What You Don't Know About Disney's Princess School

Have you ever dreamed of becoming a princess? What would you have thought if, at your school's career day, there was a recruiting table from something called the Princess School? Dreams! Come! True! Believe it or not, there really is such a place, and it's sponsored (of course!) by "the most magical place on Earth." Yes, THAT magical place, the one also known as the House of Mouse.

While "Princess School" isn't an official Disney name, former Walt Disney World cast member Emily Cook Harris told Reader's Digest that's what she and her fellow costumed characters called the place they went to, to learn all the rules and regulations required to keep the magic alive. While all Disney Parks employees need to follow a strict set of rules, Disney's princesses need some extra instruction in order to keep it regal even when the temps are soaring and the crowds are crowding and they've got a mob of 5-year-old princess wannabes pulling on their wigs.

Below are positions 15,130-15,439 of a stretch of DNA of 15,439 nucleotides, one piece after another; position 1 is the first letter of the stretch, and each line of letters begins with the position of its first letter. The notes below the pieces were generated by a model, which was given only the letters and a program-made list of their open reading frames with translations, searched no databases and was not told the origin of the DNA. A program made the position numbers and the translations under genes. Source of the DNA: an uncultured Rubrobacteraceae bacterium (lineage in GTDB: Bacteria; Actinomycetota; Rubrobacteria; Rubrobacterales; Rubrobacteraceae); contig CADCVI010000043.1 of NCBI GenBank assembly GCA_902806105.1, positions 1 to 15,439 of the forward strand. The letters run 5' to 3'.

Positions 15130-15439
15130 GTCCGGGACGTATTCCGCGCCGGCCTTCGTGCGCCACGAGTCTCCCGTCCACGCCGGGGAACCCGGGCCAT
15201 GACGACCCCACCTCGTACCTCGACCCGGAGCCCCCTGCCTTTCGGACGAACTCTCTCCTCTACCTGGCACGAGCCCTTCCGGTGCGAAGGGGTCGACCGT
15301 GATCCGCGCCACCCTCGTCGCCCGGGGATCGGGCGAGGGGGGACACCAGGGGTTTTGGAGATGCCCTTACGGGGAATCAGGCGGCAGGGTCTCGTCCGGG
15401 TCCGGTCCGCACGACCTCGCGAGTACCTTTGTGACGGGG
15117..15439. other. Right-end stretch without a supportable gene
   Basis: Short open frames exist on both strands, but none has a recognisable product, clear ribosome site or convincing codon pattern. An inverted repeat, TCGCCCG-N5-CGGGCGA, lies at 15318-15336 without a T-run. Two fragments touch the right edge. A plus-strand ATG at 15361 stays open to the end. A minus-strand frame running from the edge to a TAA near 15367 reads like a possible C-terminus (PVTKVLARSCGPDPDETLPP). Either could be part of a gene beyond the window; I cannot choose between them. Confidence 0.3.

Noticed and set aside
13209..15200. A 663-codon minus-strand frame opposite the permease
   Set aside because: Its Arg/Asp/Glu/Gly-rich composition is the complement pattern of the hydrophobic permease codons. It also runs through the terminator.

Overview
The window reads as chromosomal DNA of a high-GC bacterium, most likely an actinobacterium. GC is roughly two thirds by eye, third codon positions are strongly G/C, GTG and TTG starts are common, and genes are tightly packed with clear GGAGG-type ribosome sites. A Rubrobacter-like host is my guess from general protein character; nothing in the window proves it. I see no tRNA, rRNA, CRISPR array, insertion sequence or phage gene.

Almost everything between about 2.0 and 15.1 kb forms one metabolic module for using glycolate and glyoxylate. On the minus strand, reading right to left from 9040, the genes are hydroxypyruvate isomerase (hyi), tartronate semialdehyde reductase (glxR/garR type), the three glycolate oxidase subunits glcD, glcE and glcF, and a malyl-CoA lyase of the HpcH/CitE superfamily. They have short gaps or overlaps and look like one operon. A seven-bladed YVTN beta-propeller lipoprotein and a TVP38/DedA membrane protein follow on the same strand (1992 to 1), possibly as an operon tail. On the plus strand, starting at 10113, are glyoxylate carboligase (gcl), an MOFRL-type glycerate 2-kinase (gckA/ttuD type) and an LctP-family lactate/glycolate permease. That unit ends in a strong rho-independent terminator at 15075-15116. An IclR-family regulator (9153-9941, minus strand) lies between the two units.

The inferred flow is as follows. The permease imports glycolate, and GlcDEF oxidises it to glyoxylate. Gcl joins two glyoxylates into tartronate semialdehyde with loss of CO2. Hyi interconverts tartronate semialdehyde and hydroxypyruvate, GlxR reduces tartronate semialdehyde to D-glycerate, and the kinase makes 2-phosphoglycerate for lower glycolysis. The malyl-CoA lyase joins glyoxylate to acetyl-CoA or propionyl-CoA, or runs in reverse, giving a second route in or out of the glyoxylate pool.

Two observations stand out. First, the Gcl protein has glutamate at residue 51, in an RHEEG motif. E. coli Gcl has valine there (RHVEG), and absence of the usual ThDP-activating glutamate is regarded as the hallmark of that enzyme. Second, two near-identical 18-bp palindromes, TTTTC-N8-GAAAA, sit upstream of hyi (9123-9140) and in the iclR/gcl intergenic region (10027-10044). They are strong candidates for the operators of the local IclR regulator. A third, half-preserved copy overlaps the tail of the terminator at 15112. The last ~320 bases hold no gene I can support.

What subjects are on the curriculum at princess school?

In order to portray a Disney princess, you'll need to be well-versed in that particular princess' background as well as her mannerisms, her speaking voice (accent included, in case you're a Merida or Alice, e.g.), her catch phrases, and her signature for the zillions of autographs you'll be signing. You'll also need to learn that character's makeup, as there are likely to be several of any given character roaming the grounds at the same time and it wouldn't be cool if the Snow White at Epcot center didn't look exactly like the one outside Country Bear Jamboree.

The tricky part about princessing is, as former Snow White/Princess Leia Katie McBroom told BuzzFeed, that many princesses actually play multiple characters. This means they need to know the drill for each one of their characters. This can't be easy, especially when your characters are as varied as Tinker Bell, Chip and Dale, Winnie the Pooh, and Doc McStuffins (as is the case with one employee). Still, it's not all grind, grind, grind in princess school. One of the main ways these ladies in waiting learn their new roles is, as Harris revealed, by watching "their" movies. As she told Reader's Digest, "I had seen ['Alice in Wonderland'] maybe once or twice as a kid, but once I was cast I watched it countless times — at least 50. I memorized all her favorite phrases, the colorful characters in her world, her British accent, and her mannerisms."